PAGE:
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Hi It seems a spelling mistake with the below statement "L'épicier pèse les légumes, puis nous les repesons" I dont thing an verb have "repesons" as it's conjugation, please clarify.
The given translation of « Mes sœurs ne font guère les magasins » is "My sisters hardly go shopping". This is not idiomatic in English; you would say "My sisters hardly ever go shopping". In English, we would use "hardly" on its own to imply some limitation in the action; for example, "He can hardly write (because he is only 4 years old)". But if the limitation is to do with time, then the correct expression is "hardly ever"; for example, "He hardly ever writes (because he's busy doing other things)".
I think in the article on ne ... guère, this distinction should be made. As it stands, "hardly ever" isn't mentioned at all.
How would this distinction be made in French?
I chose étudiants instead of élèves in this exercise and it was marked incorrect. Does the word élève pertain to older students and étudiant to younger students? Is there a distinction between élève and étudiant and, if so, what is it?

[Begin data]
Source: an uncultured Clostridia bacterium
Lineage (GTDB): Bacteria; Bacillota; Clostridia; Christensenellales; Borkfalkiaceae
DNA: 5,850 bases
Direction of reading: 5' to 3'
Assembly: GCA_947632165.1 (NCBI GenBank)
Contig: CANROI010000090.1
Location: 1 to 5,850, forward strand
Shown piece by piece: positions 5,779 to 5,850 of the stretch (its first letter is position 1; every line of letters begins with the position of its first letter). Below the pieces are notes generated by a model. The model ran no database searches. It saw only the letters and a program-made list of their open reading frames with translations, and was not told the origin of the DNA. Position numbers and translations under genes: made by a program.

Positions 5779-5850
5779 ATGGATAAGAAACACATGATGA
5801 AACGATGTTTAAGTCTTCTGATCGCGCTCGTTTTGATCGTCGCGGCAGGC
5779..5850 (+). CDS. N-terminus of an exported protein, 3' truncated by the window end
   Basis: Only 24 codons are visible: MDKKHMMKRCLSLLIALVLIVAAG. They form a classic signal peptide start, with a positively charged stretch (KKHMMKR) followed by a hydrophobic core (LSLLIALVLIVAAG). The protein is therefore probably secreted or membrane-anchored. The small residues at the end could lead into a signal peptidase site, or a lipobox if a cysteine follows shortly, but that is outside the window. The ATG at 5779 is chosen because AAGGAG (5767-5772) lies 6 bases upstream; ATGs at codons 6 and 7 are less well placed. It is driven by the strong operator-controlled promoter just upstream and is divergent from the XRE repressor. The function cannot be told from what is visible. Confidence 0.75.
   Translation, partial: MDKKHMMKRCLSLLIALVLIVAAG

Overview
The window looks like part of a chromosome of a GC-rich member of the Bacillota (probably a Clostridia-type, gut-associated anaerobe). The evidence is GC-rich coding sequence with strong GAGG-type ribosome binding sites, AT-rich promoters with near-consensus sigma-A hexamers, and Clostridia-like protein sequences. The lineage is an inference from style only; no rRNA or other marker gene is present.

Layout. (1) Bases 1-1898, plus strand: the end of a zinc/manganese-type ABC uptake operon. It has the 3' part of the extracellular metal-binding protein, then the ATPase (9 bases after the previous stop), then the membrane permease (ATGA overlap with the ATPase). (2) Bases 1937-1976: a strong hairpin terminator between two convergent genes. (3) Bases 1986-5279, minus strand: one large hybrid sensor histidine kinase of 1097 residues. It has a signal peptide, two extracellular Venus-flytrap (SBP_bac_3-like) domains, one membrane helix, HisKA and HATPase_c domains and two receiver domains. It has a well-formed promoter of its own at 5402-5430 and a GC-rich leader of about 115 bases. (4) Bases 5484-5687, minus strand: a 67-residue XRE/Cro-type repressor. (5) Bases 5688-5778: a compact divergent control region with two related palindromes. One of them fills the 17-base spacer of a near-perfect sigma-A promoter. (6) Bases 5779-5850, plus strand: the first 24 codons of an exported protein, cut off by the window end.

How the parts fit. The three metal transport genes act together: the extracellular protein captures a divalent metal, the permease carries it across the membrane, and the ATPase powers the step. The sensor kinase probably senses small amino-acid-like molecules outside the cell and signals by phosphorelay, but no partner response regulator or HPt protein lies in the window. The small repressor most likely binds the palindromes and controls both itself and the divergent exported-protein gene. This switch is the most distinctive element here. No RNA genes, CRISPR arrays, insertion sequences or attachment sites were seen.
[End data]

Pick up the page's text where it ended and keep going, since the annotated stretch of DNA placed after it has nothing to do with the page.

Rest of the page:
Hi there, just wondering why we don't need to accord the 'grande forme' as 'grandes formes' with the attackers (plural)
"et nos attaquants ne sont pas en grande forme."
is the "ou" supposed to be "ou`"? as in where, not or.
J'ai vraiment apprécié cette dictée. J'ai adoré leur enthousiasme pour les Bleus. Je regarde la Coupe du Monde tous les 4 ans bien que je ne connaisse pas grand chose au foot!
Duolingo gives a sentence:
"You will have to not make a lot of errors during the exams."
The sentence is awkward and the given answer is:
"Il ne faudra pas faire beaucoup d'erreurs pendant les examens"
but It also accepts:
"Il faudra ne pas faire beaucoup d'erreurs pendant les examens"
as you suggest it should be above. Are both forms acceptable when negating the first of double verbs, is this a unique situation, or is there another explanation?
Je ne suis pas vraiment le foot mais je me souviens du "coup de tête"!